Slay the Spire leaves behind most of the extraneous video game disciplines to focus on what matters most for the genre: gameplay. Does it have an elaborate art style? Nope. Story? Absolutely not. Dazzling special effects? Unnecessary. Gameplay is king here, and in that, Slay the Spire excels.
There are five types of cards in Slay the Spire; attacks, skills, power cards, status cards, and curses. And three rarities; common, uncommon, and rare. Attack cards are pretty straightforward, they're the game’s primary way to deal damage to enemies. Skills, the most versatile of the bunch, can do anything from granting the player defense to reducing the enemy’s attack power or even inflicting a status ailment upon them. Power cards also have varying uses. Once they've been played, they’re in play for the remainder of the battle they’re activated in. These cards can do anything from causing damage whenever a status card is drawn to granting the player passive defense every turn. Status cards and Curse cards both bloat the deck, with Curse cards being the more malevolent of the two. Though, if I’m being honest, any wasted card slot can end up killing you (unless you're running a Status deck).
Unfortunately, due to the nature of roguelikes, finding synergy doesn't come with every run. Yes, the player can choose from three cards at the end of each combat or sometimes when they enter a “?” room, but as the difficulty of the game increases—specifically when attempting ascension mode—the player’s luck when it comes to choosing cards significantly decreases.
I discovered that my favorite type of deck was a status deck with the Ironclad character. It works like this: you get a Fire Breathing power card (deals 6 damage (10 if upgraded) whenever a status or curse card is drawn). Combo that with an Evolve card (When you draw a status card, draw another (draw 2 cards when upgraded). Then you fill the deck with cards that add status cards during combat, pick up the Mark of Pain relic if you run into it (adds two wound status cards into your deck and gives you one extra energy), and you’re set. Every time you draw, your hand fills up and you do massive damage to all enemies. The problem is that when on higher difficulties, the game doesn't always give you cards that work well together. I understand the idea of working with what you’ve got, but you literally can't sometimes, and that isn't fun. I hate feeling like I wasted my time because of something I couldn't control (in a game, of course. But also being stuck in traffic is the worst). Going in with the idea that you want a specific type of deck will end your run, so you have to keep an open mind. That being said, the game should always give you an option to build some kind of cohesive deck instead of wasting your time. I had gone fifteen runs in a row without a solid deck at one point and lost them all. Once the game gave me half-decent choices for two runs in a row, I won back-to-back runs (not without challenge, mind you).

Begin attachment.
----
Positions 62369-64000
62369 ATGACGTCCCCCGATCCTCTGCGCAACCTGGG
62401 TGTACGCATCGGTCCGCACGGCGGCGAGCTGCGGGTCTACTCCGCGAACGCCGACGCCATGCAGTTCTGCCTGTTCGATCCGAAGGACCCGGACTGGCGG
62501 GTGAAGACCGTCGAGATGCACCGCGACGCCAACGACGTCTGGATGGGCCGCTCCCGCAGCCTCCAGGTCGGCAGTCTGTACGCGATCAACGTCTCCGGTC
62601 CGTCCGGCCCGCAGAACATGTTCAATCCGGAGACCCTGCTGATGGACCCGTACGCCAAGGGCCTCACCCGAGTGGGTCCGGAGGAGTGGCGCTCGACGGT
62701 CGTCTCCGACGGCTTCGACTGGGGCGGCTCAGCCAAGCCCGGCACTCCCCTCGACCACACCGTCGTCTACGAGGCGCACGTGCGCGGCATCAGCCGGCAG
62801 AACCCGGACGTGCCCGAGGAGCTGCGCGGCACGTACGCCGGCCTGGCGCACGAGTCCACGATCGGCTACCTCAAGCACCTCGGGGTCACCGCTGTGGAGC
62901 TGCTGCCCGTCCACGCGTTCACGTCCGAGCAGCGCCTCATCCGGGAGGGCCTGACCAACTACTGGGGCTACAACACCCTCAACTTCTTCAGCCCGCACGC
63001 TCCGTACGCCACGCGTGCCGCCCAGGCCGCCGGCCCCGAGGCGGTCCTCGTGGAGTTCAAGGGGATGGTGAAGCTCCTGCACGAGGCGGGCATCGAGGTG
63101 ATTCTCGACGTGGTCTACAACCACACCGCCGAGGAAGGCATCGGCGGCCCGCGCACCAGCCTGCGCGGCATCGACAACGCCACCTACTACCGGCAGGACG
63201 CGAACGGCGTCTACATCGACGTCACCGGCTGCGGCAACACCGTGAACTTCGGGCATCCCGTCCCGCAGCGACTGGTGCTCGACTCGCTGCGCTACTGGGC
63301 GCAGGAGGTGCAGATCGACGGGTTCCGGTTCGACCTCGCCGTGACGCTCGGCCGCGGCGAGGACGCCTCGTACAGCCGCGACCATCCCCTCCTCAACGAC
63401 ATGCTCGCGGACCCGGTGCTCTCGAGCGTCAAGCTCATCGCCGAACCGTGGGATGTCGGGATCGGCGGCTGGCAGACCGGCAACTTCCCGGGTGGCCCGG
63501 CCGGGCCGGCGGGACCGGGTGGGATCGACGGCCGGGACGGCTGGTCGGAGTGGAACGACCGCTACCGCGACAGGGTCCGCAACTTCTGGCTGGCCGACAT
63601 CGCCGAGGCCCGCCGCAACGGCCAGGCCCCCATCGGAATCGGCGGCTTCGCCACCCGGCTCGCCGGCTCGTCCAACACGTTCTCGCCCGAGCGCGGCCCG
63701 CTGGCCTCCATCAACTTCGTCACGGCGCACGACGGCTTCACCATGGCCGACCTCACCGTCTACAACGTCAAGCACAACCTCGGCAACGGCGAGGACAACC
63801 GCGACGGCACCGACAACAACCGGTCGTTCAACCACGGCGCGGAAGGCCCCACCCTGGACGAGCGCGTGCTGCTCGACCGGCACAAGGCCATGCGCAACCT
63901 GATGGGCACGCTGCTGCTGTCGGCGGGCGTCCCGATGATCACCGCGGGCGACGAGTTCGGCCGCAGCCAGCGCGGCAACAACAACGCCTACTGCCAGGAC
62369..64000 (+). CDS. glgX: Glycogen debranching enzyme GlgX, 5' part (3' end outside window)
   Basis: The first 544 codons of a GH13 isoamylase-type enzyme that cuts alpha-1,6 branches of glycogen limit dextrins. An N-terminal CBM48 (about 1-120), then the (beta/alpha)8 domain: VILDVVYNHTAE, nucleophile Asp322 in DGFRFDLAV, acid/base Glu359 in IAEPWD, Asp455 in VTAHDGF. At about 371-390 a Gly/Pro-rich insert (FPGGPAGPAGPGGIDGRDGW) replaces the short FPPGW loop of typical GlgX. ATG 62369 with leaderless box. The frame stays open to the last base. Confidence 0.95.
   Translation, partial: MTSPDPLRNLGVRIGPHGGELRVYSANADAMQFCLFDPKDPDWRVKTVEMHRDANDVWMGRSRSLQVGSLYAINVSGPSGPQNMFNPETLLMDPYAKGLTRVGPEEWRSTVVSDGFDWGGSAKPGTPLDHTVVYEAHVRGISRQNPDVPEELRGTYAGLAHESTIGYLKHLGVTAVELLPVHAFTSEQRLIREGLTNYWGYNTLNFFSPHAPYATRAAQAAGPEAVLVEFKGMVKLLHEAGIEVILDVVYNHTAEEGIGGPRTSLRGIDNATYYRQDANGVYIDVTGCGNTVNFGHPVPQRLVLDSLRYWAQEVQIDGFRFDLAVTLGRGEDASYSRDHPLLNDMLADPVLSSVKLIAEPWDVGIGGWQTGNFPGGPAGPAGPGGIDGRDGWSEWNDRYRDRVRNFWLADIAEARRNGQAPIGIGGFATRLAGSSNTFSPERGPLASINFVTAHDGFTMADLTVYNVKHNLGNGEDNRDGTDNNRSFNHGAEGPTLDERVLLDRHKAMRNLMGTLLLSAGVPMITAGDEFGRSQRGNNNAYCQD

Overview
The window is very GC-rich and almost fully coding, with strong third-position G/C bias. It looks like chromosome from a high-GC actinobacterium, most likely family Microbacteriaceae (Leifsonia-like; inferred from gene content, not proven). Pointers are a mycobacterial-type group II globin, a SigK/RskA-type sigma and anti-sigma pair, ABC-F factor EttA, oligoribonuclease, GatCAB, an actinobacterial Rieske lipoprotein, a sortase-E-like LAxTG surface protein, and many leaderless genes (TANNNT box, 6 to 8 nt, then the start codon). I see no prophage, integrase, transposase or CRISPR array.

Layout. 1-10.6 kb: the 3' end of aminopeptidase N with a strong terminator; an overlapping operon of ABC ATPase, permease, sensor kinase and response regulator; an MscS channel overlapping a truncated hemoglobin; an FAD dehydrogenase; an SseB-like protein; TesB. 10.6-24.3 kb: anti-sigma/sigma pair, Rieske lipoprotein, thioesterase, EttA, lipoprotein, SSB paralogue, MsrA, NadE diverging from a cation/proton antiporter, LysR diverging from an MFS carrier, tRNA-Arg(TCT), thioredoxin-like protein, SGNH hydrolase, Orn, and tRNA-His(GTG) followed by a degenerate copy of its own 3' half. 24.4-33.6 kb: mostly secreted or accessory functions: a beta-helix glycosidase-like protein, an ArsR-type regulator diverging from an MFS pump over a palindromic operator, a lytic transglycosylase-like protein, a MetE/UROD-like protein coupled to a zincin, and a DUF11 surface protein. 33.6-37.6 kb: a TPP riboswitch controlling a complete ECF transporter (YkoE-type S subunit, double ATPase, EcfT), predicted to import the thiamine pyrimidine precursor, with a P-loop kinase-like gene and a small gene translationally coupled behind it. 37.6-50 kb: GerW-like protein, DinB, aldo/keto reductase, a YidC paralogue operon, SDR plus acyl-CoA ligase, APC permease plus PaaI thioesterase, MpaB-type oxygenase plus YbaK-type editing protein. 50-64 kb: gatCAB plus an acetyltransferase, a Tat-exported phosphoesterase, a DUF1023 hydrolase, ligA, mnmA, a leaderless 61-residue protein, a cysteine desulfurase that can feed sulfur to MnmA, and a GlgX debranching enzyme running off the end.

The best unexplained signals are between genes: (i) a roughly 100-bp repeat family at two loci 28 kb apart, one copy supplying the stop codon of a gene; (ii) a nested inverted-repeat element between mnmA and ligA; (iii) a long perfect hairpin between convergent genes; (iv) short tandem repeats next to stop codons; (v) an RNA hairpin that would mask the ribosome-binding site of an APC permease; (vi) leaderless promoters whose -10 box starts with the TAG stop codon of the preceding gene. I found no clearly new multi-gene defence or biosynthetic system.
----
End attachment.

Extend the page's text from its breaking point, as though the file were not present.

One of the toughest challenges in maintaining a long-term interest in a rogue-lite is creating a luck-to-skill balance that continues to scale accordingly. Unfortunately, the late game's ascension mode doesn't quite get this right as the game relies heavily on luck. Other than end-game content, Slay the Spire is a great game to jump into and learn. The characters are all unique and fun. The deck synergy can be a blast. And the challenge is ever present. Any mistake can end your run, so bring your A-game whenever you make a move. If you like strategy, challenge, and the ever-looming fear of death of a roguelike, Slay the Spire is well worth investing in.
Objective Assessment: 8/10
Bonus: +1 for excellent card synergy. +1 for distinct character decks.
Penalties: -1 for poor end-game balancing. -1 for hard counters against specific decks.
Nerd Coefficient: 8/10
Posted by: Joe DelFranco - Fiction writer and lover of most things video games. On most days you can find him writing at his favorite spot in the little state of Rhode Island.